Joel had never thought much about coming to Israel, though his Hebrew school teacher, Mrs. Nachman, had talked about it constantly, closing her eyes and saying wistfully, “Next year in Jerusalem,” even when it was six months until Passover. The walls of her classrooms were covered in maps made between 1967 and 1978, none with the Green Line printed in, just a solid mass from the Golan to Sinai. “If we give up land for peace, the six million die in vain,” she told the class. “When the next Holocaust comes, you’ll be glad there’s enough room for all of us.” Another time she said, “The Arabs, they breed like vermin. That’s why you have to have as many children as you can.” She called Rabin a traitor, Clinton a fool, Arafat the spawn of demons. Joel didn’t question what she said, didn’t care one way or another, until she started talking about intermarriage. “If you want to get divorced, go ahead, marry a gentile. If you want to destroy three thousand years of history. If you want to spit on the graves of the six million.” The Jewish girls Joel knew were all flat-chested and loudmouthed, and he had no intention of marrying any of them. At his bar mitzvah he’d danced with three girls from his middle school, all blonde, all Christian, all giggling at the blessings over the wine and bread. Afterward, Dennis said, “You’ve got an eye for the shiksas, huh, pal? You know about Portnoy’s complaint?” Before he could go on, Joel said, “I’m not complaining,” and all the adults around him laughed.

He knew he should be grateful to his grandparents for bringing him here, knew he should feel a connection to the land Mrs. Nachman called his birthright. But all they did was take tours of one part of the city or another, and it was like being around Dennis for hours on end, getting piled with dates and details when all he wanted was to let his head be empty for a change. It was a hundred degrees and he had to wear long pants everywhere or else get turned away from the churches and synagogues and mosques. They had three weeks of tours planned, to the Galilee, to the Negev, to the Mediterranean coast, and he thought he’d go crazy. The only place he wanted to go was the Dead Sea, to find out if he really could float because of all the salt, but that trip wasn’t planned until their last week, and by then he’d just want to stay at the hotel, floating in the pool.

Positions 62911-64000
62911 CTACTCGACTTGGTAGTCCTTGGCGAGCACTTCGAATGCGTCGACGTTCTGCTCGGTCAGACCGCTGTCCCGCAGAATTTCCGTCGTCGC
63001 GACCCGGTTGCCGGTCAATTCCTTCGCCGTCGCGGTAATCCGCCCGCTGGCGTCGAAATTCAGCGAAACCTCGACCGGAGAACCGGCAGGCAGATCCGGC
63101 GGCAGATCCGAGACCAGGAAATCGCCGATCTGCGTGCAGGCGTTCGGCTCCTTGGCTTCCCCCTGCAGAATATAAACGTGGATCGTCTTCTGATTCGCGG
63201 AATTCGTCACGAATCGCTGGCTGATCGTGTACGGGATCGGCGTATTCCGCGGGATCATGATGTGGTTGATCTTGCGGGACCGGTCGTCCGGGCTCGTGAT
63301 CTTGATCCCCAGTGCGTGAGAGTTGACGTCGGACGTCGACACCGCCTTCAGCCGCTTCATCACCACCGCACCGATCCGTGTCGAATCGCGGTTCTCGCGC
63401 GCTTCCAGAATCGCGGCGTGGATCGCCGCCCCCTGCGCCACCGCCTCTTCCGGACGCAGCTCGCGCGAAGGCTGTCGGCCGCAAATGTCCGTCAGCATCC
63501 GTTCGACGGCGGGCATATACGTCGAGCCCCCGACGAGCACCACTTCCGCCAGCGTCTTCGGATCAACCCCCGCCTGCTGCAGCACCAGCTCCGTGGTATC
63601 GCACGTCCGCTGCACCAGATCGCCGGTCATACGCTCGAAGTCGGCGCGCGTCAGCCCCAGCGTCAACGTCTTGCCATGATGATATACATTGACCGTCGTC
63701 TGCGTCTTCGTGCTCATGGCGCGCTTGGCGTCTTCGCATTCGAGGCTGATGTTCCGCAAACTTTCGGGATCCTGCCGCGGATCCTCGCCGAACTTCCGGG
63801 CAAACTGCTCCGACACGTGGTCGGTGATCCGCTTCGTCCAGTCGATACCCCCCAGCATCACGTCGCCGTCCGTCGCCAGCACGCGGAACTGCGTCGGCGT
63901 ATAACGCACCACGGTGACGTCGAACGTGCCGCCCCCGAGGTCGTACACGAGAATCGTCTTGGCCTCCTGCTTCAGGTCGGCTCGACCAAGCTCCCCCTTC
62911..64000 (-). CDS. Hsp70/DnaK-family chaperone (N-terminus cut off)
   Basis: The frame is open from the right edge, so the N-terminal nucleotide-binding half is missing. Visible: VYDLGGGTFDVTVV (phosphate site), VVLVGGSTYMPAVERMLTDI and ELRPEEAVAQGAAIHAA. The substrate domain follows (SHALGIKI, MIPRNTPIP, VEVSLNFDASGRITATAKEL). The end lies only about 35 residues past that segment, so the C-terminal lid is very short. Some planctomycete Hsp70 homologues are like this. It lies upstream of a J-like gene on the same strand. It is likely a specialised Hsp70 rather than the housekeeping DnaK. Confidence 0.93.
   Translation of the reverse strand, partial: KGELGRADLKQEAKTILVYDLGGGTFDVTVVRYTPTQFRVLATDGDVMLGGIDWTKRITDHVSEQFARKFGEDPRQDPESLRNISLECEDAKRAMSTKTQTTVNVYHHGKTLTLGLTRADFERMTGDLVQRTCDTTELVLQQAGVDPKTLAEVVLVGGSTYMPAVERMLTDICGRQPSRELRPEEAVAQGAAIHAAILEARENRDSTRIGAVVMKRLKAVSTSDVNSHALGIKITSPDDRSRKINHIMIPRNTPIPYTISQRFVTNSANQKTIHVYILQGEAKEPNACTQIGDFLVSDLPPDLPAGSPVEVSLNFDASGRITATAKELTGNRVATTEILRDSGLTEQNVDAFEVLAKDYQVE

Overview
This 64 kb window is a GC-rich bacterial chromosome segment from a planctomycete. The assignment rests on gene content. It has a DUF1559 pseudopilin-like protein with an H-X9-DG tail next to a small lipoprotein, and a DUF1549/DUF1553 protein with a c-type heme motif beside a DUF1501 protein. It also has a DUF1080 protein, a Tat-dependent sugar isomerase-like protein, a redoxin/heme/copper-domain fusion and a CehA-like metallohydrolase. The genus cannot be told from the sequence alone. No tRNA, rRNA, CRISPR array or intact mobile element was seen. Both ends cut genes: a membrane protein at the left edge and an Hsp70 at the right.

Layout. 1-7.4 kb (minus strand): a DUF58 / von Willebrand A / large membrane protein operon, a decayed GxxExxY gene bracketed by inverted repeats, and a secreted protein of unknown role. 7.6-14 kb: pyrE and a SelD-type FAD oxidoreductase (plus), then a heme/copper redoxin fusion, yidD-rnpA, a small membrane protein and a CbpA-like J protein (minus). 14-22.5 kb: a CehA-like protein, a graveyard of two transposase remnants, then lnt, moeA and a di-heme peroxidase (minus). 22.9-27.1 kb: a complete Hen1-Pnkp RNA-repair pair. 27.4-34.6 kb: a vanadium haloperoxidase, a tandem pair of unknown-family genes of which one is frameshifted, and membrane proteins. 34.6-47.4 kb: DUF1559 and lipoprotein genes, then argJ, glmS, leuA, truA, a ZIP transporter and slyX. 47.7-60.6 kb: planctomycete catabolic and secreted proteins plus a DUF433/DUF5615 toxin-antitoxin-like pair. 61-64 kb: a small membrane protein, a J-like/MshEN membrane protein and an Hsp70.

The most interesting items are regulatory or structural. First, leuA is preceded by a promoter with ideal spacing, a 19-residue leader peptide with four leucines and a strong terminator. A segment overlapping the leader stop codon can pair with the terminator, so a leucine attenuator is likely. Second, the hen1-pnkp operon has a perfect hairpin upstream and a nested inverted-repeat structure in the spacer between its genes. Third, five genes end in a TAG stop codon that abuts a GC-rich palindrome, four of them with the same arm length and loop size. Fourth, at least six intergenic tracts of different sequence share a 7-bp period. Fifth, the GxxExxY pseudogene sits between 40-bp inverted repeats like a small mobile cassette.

All he liked so far were the shops, the ones here on Ben Yehuda Street with silver

Product Details

ISBN:
9780979018862
Subtitle:
Stories
Author:
Nadelson, Scott
Publisher:
Hawthorne Books
Subject:
Stories (single author)
Subject:
Literature-A to Z
Edition Description:
Trade Paper
Publication Date:
20110931
Binding:
TRADE PAPER
Language:
English
Pages:
288
Dimensions:
9 x 5.5 in

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Aftermath: Stories Used Trade Paper
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Product details 288 pages Hawthorne Books - English 9780979018862 Reviews:
"Review" by , "Whether he's describing a married couple experimenting with trial separation or a young woman dealing with her father's cancer, Scott Nadelson writes brilliantly about the many forms of ambivalence that love can take. His characters, of all ages, are wonderfully vivid. Aftermath is a sophisticated, emotionally complicated collection with an exhilarating undercurrent of danger."
"Review" by , "Scott Nadelson's stories begin with some rupture — a break-up, an accident — and explore the messy results. The relative (and often self-imposed) hell in which Nadelson's characters find themselves is more than counter-balanced by the heaven of the telling. There's so much to enjoy in the bluesy aftermath: the deftly drawn characters, the world replete with all-too-normal strangeness, and the sharp-eyed, clever perceptions. I emerged from the book, as if from a movie, so lost in and convinced by the vivid screen, that the world felt a little sun-bleached in comparison."